A member of the Star Club from Alliance Bank in Sulphur Springs, Texas, was in Kenya with her group when an unfamiliar traveler leaned her way and, with obvious admiration, asked, “What’s that?”
This traveler, who was a member of another bank group, was pointing to a spiral-bound book that Star Club director Linda Mattingly had given each of her members on the tour. Nearly 30 pages, it was emblazoned with beautiful Kenya photos on the outside and contained pages of necessary information those adventurous trekkers might need on their excursion on the inside.
Mattingly had a proud moment when she heard the interaction. “With the help of an in-house binding machine, I make these books for every trip we take, whether the destination is Kenya or Montana,” she said.
“It answers all the questions and includes all the information for our travelers, including air and ground itineraries, the types of clothing needed, suggested gratuities, TSA requirements, local customs and even photos of different currencies if we’re going overseas.
“It is especially helpful on cruises, as copies of deck plans with arrows pointing to traveler’s cabins and the ship’s restaurants are there for reference.
“Before departure, I mail the book, along with final documents, to each traveler, so it not only takes the place of a documentation party but makes a wonderful keepsake for our customers. While it does take time, customers are so impressed,” she said.
Mattingly’s creation of personalized travel books is just one of the many imaginative lagniappes — a Southern Louisiana term for an extra or unexpected gift or benefit — that resourceful bank directors have up their sleeves to make their loyalty programs special. Although always helpful to members, in a competitive market, these lagniappes sometimes make the difference between a bank club and another one two blocks away.
No magic tricks of the trade
Joanie Coates, manager of Experiences at First American Bank in Des Moines, Iowa, didn’t have any doubts that her group would be attractive to those elusive baby boomers and even younger customers when she took the job three years ago. There is no age requirement to be a member of Experiences, and Coates often communicates with members through e-mail and Twitter.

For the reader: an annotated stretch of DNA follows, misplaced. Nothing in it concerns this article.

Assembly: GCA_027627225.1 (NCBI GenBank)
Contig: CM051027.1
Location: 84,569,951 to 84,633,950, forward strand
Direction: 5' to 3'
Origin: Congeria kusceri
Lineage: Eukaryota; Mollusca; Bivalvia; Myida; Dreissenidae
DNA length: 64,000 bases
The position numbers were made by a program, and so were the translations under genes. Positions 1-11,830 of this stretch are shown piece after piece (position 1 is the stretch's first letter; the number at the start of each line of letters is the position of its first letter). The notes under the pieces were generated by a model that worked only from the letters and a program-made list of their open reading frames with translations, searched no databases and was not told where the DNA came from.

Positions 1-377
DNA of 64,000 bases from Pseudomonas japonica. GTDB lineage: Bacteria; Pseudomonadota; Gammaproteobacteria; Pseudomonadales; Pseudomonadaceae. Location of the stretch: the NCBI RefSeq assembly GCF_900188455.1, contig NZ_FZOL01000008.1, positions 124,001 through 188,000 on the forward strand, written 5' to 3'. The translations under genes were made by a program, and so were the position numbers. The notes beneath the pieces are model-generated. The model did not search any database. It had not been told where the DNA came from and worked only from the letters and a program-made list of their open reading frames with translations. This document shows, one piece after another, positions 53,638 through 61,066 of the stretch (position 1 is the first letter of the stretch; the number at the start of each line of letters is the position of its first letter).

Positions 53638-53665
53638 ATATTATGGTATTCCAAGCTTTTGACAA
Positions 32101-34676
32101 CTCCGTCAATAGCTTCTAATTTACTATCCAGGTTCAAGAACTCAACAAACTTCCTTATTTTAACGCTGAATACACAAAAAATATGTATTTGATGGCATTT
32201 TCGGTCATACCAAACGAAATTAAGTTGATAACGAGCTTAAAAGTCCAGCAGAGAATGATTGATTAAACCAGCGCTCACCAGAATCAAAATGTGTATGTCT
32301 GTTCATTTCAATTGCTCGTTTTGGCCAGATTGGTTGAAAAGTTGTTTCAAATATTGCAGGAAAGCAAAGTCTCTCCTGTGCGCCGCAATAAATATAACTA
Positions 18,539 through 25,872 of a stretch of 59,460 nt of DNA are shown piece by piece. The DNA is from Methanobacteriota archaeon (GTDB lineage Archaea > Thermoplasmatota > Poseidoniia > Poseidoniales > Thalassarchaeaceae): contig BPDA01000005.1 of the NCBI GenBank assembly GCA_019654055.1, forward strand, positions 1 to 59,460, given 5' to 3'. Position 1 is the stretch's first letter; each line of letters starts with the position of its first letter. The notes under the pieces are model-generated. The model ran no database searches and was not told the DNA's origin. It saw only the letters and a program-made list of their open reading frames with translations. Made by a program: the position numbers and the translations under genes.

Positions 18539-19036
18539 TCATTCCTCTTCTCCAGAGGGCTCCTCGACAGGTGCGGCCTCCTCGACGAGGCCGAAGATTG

It’s simply natural for this avid sports enthusiast to embrace technology and also offer activities in her travels that have included white-water rafting on the Snake River, climbing the Ollantaytambo ruins and walking a 5K for a charitable event on an Alaskan cruise.
“Our travels are so diverse in many ways, including the levels of physical stamina necessary,” she said. “What we do that adds a helpful twist is when we announce and advertise a trip, as we do on our ‘First American Bank Experiences Magazine’ online, we rate it according to the activity level.
“Using the numerals 1 through 5, with 1 indicating ‘very leisurely’ and 5 denoting ‘very active,’ the rating is given directly below the inviting description.
“Immediately, our customers know what to expect. With that said, our Machu Picchu trip, rated a 5 for not only the activity but the air, included a lady with a cane. She did just fine, so those active trips don’t deter folks who are determined to see and do it all,” she said.
Coates said that a day trip including a dinner and a show was rated 1, and an Egyptian tour that required some walking was rated 3.